Curtain Call: Back To The Future is Coming to the Hollywood Bowl

The LA Philharmonic, lead by David Newman, will perform the film’s score live

Amongst the top grossing movies of 1985 were The Color Purple, Witness, Cocoon, Rambo: First Blood Part II, and Out of Africa. Far ahead of the pack was Back to the Future, starring Michael J. Fox, Christopher Lloyd, and Lea Thompson. To celebrate the 30 year anniversary of its release, Back to the Future will be shown at the Hollywood Bowl on Tuesday, June 30th. Not only will members of the cast and creative team be there to introduce the film, Alan Silvestri’s original score will be performed live by the Los Angeles Philharmonic under the direction of David Newman.

Newman, part of the Newman family of film composers that includes father Alfred, brother Thomas, and cousin Randy, began his career as a professional violinist. “I played in a lot of movies,” he says. “Even before composing, conducting was my passion. I approach it completely different from composing, even when I conduct my own music. You have to look at it as a conductor, not as a composer.”

In a typical scoring session the orchestra has the ability to go back and re-do pieces, and they never play the entire score live. “There’s a certain kind of tightrope circus atmosphere to this,” Newman reveals. “For this live music stuff there’s the challenge of synchronizing. You need to sync music with film in real time, you can’t go back and fix stuff, but you need to make music. There are challenges with balance because film music is meant to be recorded. You’d think with being live, music is more important. But I look at it as the conductor is responsible for things of equal importance.”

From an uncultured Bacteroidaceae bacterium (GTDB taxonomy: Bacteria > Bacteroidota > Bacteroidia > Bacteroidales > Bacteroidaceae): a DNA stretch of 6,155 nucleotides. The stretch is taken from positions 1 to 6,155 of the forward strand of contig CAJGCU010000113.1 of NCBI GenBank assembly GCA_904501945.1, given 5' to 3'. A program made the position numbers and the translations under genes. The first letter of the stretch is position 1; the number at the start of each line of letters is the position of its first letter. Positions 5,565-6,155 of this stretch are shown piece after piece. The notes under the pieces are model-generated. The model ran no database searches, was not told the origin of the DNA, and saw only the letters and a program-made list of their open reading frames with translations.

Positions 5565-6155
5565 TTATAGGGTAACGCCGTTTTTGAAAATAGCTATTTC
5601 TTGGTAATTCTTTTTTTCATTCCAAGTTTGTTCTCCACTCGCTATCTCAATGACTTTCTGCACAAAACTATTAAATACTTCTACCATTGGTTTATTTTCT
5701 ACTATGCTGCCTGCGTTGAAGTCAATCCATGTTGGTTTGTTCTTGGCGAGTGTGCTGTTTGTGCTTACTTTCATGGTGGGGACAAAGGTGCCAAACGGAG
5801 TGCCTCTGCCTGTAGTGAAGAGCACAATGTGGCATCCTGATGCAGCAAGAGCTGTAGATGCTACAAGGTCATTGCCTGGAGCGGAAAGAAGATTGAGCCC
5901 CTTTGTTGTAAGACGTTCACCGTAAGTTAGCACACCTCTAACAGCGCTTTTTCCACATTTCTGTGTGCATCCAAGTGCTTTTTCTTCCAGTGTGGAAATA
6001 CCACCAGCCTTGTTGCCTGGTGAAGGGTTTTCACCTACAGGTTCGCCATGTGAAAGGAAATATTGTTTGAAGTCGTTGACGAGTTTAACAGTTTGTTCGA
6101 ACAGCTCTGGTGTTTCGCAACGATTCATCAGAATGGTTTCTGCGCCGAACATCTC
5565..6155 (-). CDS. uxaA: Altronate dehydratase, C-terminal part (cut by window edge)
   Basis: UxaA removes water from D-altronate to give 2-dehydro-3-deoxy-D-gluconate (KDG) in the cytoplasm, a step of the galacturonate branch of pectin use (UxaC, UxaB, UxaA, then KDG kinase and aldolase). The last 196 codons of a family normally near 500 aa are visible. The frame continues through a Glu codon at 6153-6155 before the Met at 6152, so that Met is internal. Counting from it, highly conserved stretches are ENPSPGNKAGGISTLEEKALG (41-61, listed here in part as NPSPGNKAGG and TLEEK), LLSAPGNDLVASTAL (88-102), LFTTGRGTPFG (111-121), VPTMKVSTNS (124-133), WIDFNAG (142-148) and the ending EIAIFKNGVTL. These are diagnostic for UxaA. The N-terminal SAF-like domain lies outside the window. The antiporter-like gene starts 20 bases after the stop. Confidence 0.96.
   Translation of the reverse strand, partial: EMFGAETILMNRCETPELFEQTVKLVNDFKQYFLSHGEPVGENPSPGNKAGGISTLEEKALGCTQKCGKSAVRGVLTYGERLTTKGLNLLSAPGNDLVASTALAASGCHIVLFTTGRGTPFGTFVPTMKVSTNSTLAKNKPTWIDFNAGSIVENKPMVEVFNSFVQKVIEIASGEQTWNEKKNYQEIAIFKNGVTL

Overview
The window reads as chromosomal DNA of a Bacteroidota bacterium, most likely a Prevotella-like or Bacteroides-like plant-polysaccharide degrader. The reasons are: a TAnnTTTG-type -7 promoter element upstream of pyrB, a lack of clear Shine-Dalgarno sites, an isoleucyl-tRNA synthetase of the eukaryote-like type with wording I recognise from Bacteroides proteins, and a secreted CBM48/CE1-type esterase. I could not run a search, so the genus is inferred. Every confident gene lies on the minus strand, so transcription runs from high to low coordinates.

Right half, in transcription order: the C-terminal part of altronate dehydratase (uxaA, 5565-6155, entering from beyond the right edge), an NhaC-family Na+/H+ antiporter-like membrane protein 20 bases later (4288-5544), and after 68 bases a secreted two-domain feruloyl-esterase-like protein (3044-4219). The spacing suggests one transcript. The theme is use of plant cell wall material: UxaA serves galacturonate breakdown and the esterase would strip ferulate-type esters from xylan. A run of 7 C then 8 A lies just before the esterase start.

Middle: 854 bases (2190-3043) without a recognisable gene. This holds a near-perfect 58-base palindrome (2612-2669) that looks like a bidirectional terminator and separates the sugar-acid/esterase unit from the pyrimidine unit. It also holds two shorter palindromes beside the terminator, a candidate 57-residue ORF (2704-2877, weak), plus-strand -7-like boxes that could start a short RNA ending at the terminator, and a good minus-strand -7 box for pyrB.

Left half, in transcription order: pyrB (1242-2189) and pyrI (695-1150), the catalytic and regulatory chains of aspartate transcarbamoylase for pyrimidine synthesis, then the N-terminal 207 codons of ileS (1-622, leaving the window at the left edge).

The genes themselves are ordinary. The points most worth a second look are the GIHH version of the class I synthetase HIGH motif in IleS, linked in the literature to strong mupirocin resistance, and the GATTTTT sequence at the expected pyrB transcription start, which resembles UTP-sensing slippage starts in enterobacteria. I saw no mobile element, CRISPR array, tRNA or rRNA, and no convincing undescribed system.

Back to the Future has a lot of picture cuts with music hits in a lot of places in different ways,” Newman says. “It’s like a ticking clock. The music perfectly fits the metaphor and double entendre of the title: clockwork and precision and chasing a lightning bolt to get Marty back to the future.”

When the creative team behind the event revisited the film, they realized something was missing for a live event. “There was very little music in the first three reels,” Newman acknowledges. “There’s no cue at the beginning of the movie as the clock is ticking. We all agreed that to start a live music event with nobody playing music for 30 minutes wasn’t a good idea. Alan [Silvestri] talked to [director] Robert Zemeckis, and they went back to spot the movie. There’s an overture before the movie and there’s an entre’act before act 2 starts. The movie needs to be broken up into act 1 and act 2 due to union rules. I think Alan mostly used music from the series.”

Later in the Bowl season, Newman will be back to conduct a performance of E.T.: The Extra-Terrestrial with a live orchestra. “I played violin on the E.T. score. I was there at the beginning. I had the privilege of playing and watching [composer] John Williams put that together. It was an amazing experience. From the first note there is something about the convergence of the John Williams’ style and Spielberg’s movie-making that’s so skillful. John Williams’ melody and orchestration, there’s nothing like it.”

Newman has scored such films as Anastasia, Honeymoon in Vegas, and The War of the Roses. If he could select one of his own scores to be presented this way at the Bowl, which would he choose? “I might choose Ice Age, or I might choose Matilda, which I did with Danny DeVito, because I love that movie. Or Galaxy Quest might be a good live film. But there’s a lot that goes into it. These are expensive to produce. You have to make sure that orchestras would want to play them. There are certain titles like Back to the Future and E.T., which are obvious choices. Others you have to choose carefully. All things being equal, I’d choose those. I think they would work well live.”